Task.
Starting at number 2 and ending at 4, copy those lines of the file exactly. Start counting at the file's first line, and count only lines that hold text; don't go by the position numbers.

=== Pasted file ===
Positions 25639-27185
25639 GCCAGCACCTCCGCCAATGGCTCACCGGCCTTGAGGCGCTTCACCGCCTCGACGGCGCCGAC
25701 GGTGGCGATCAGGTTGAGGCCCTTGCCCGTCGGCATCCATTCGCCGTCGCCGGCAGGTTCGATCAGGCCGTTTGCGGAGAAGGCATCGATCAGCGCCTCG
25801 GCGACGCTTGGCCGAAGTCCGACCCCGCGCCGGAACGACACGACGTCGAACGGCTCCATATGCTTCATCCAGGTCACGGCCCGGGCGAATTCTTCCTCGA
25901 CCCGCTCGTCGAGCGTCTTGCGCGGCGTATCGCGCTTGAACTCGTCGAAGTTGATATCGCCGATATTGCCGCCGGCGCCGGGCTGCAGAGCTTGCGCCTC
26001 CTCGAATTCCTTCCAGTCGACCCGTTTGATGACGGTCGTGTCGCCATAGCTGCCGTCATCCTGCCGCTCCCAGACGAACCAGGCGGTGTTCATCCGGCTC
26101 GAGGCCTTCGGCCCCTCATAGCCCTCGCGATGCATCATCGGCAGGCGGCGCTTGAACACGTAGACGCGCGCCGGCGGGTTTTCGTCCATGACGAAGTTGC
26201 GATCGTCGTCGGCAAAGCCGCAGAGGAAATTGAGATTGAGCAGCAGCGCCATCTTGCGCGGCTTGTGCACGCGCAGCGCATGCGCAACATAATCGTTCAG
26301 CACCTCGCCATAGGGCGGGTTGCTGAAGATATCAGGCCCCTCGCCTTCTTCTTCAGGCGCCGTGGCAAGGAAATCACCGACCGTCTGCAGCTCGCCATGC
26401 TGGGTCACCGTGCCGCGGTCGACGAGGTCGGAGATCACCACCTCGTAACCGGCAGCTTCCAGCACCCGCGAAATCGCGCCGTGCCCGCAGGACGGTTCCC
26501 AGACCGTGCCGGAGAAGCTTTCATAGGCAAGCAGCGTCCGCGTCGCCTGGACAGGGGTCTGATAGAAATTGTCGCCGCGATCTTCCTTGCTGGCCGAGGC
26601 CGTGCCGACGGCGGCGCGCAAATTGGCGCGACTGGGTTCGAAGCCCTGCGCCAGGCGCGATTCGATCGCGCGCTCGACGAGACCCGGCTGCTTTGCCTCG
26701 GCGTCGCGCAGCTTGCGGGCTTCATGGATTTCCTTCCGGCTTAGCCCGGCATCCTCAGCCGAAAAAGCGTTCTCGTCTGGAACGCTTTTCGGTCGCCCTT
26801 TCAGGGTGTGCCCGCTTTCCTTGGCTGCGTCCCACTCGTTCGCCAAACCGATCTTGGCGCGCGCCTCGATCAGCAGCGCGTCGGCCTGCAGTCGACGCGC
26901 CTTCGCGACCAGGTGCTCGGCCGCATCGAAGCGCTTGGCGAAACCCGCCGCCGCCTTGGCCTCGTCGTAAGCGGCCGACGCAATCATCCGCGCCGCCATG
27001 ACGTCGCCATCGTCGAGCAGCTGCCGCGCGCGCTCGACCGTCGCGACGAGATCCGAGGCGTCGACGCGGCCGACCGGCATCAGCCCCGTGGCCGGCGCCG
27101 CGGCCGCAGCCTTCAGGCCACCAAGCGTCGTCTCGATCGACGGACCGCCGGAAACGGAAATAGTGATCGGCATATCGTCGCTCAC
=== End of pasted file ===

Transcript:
25639 GCCAGCACCTCCGCCAATGGCTCACCGGCCTTGAGGCGCTTCACCGCCTCGACGGCGCCGAC
25701 GGTGGCGATCAGGTTGAGGCCCTTGCCCGTCGGCATCCATTCGCCGTCGCCGGCAGGTTCGATCAGGCCGTTTGCGGAGAAGGCATCGATCAGCGCCTCG
25801 GCGACGCTTGGCCGAAGTCCGACCCCGCGCCGGAACGACACGACGTCGAACGGCTCCATATGCTTCATCCAGGTCACGGCCCGGGCGAATTCTTCCTCGA